Cell Proliferation Assay
The proliferation capacity of the motor and sensory Fbs was evaluated through the 5-ethynyl-2′-deoxyuridine (EdU) Labeling Kit (Ribobio, Guangzhou, China). EdU is a thymidine analog, which is incorporated into the DNA of dividing cells and is widely used to track the proliferating cells in multiple biological systems. The cultured Fbs are mixed with 50 μm EdU. Also, the fixed cells were stained using anti-EdU solution to allow the EdU incorporation into RNA and Hoechst 33342 dye to stain the cell nucleus. Subsequently, the cells were imaged under a Nikon fluorescence microscope in five random fields for each well. The total number of nuclei and EdU-positive nuclei was enumerated and the percentage of EdU-positive nuclei calculated.
Transwell Migration Assay
Transwell migration assay has been widely employed for studying the motility of different types of cells. The migration of motor and sensory Fbs was assessed in 6.5-mm transwell plate with 8 μm pores (Costar, Corning Inc., Corning, NY, United States) as described previously (Nguyen et al., 1999). Briefly, DMEM supplemented with 10% FBS was added to the bottom of a transwell-plate, and the motor and sensory Fbs (5 × 105) in serum-free DMEM were seeded into the upper chamber of the plate. The assembly was incubated at 37°C (5% CO2) for 4 or 24 h to allow the migration of the cells. The Fbs on the upper surface of the insert membranes were cleaned by cotton swabs, and those that passed through the membrane were stained by crystal violet for 30 min. The number of motor and sensory Fbs on the bottom of the insert membrane was counted in four random fields for each well.
For the transfection of Fbs, siRNAs (1, 2, and 3) for CXCL3, CXCL10 (1, 2, and 3), and non-targeting negative control (NTC) were synthesized by Ribobio. Lipofectamine 2000 transfection reagent (Invitrogen) and Opti-MEM I reduced serum medium (Invitrogen) were used for the transfection experiments according to the manufacturer’s specifications. The sequences of siRNA duplexes are listed in Supplementary Table S2.
Western Blot Assay
The protein from the motor and sensory Fbs was extracted using the M-PER mammalian protein extraction reagent (Pierce, Rockford, IL, United States) and estimated with the BCA protein assay kit (Pierce). An equivalent of 30 μg of total protein was resolved by 10% (w/v) SDS-PAGE and transferred to the PVDF membrane (Millipore, Bedford, MA, United States). The membranes were blocked with 5% (w/v) non-fat dry milk in TBS-T (0.05% (v/v) (Tween 20 in Tris-buffered saline) for 1 h and probed overnight at 4°C overnight with the following primary antibodies: rabbit polyclonal anti-CXCL10 (1:1000; Abcam), rabbit monoclonal anti-CXCL3 (1:1000; Abcam), and rabbit polyclonal anti-β-actin (1:10000; Abcam). Subsequently, the membrane was incubated with IRDye 800-conjugated secondary antibodies (Odyssey, Lincoln, NE, United States) for 1 h at room temperature. The Odyssey infrared image system was used to scan the images, and intensity of the immunoreactive bands was analyzed by NIH ImageJ software. β-Actin was used as the internal reference.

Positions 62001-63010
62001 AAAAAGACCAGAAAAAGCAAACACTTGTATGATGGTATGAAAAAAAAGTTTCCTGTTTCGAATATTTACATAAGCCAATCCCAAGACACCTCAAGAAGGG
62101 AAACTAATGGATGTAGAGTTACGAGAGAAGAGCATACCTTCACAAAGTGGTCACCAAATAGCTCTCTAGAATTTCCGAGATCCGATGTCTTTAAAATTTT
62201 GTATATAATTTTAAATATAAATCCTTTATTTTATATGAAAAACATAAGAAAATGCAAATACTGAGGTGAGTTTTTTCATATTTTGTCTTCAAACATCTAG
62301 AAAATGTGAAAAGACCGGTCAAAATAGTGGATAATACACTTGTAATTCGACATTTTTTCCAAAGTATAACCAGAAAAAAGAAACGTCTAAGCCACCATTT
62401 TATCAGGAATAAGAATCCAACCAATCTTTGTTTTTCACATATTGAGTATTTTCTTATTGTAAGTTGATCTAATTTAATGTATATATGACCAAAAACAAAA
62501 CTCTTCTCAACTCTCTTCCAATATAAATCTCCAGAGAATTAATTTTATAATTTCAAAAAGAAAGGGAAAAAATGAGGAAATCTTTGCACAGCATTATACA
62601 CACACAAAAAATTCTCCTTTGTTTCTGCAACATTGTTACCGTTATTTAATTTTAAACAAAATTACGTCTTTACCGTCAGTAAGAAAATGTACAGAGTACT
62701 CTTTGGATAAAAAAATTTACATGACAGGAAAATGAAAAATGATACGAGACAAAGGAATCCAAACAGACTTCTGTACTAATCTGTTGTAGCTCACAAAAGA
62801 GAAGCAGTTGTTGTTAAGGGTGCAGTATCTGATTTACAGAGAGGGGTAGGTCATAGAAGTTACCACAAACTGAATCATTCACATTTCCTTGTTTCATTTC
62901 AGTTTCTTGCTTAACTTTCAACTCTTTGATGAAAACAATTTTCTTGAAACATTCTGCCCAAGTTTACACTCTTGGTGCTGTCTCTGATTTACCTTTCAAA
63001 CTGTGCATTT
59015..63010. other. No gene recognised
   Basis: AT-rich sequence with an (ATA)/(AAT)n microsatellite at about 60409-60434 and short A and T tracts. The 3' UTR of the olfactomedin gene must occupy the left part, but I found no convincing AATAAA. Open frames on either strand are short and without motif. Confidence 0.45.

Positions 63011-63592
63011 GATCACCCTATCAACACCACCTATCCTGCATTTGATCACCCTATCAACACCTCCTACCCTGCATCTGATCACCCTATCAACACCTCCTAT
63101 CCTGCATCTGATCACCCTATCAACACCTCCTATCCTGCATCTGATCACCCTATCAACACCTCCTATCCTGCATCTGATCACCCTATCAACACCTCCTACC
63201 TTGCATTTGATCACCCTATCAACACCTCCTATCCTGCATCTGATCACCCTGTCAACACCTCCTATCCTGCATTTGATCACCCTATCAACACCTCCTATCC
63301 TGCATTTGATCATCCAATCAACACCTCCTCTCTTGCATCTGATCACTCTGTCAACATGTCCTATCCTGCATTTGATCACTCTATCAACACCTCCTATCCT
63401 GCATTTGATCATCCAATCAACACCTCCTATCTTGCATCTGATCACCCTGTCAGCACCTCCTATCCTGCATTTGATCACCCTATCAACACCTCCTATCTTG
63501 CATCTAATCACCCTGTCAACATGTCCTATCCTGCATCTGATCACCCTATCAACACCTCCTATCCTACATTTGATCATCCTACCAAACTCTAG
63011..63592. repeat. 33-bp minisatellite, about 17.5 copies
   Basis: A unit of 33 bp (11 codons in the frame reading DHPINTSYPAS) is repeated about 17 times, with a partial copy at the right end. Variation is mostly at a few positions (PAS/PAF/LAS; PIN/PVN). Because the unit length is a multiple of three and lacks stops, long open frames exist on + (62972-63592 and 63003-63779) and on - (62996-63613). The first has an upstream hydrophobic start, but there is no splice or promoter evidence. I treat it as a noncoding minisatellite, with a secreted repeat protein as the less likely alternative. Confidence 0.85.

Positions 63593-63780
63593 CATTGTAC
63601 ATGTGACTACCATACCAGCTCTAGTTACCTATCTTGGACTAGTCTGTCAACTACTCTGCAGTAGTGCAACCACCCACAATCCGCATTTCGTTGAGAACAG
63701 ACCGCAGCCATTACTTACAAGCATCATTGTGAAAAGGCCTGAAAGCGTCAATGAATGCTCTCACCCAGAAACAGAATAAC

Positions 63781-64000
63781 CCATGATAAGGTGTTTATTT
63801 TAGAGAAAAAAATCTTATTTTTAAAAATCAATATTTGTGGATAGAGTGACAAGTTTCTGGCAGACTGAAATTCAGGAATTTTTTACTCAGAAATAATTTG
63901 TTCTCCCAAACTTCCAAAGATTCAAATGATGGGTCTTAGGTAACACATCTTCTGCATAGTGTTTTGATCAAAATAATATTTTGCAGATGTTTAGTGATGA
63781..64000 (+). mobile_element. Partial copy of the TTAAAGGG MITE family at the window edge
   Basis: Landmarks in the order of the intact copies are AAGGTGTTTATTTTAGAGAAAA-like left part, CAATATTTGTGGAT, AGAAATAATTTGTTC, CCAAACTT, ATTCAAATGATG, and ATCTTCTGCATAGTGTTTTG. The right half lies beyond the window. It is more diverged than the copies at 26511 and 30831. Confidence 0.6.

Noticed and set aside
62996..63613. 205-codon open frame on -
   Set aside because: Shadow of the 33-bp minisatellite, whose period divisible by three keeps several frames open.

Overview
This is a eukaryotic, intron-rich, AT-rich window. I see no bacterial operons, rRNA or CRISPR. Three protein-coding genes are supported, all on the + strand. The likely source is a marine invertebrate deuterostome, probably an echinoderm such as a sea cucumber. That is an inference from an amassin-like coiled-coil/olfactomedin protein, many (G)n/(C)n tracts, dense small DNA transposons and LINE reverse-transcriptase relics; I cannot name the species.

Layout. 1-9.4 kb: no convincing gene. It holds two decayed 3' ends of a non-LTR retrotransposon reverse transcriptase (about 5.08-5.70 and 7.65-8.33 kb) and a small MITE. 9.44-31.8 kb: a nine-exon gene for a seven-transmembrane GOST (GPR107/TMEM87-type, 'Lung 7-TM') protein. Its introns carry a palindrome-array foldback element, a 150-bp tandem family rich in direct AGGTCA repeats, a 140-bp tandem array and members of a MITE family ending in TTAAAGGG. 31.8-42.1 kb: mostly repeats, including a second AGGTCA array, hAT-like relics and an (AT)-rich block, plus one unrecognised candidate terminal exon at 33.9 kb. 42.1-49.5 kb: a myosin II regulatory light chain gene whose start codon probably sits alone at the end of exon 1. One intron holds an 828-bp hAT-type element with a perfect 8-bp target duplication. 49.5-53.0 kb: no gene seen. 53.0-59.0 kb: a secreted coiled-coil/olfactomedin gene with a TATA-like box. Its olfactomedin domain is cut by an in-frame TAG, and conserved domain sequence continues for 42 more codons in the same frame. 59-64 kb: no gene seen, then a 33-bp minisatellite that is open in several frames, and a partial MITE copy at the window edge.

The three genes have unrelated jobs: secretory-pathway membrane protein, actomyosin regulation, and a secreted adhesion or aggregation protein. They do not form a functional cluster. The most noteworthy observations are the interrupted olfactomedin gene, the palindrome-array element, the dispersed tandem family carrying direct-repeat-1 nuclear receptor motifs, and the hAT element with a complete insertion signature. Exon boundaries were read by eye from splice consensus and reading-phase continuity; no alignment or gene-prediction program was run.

For the co-culture of Fbs and SCs, 5 × 105 motor and sensory Fbs were seeded in DMEM, supplemented with 10% FBS in the bottom chamber of the transwell plate, and cultured for 24 h. 8 × 105 motor and sensory SCs in DMEM were seeded in the upper chamber of the transwell-plate for co-culture for 12 h. The SCs on the upper surface of the insert membranes were cleaned by cotton swabs, and those that passed through the membrane were stained with for crystal violet for 30 min. The number of motor and sensory SCs on the bottom of the insert membrane was counted in five random fields for each well. The co-culture experiment was conducted on six groups: motor or sensory SCs without Fbs as control, motor Fbs + motor SCs, motor Fbs + sensory SCs, sensory Fbs + motor SCs, sensory Fbs + sensory SCs.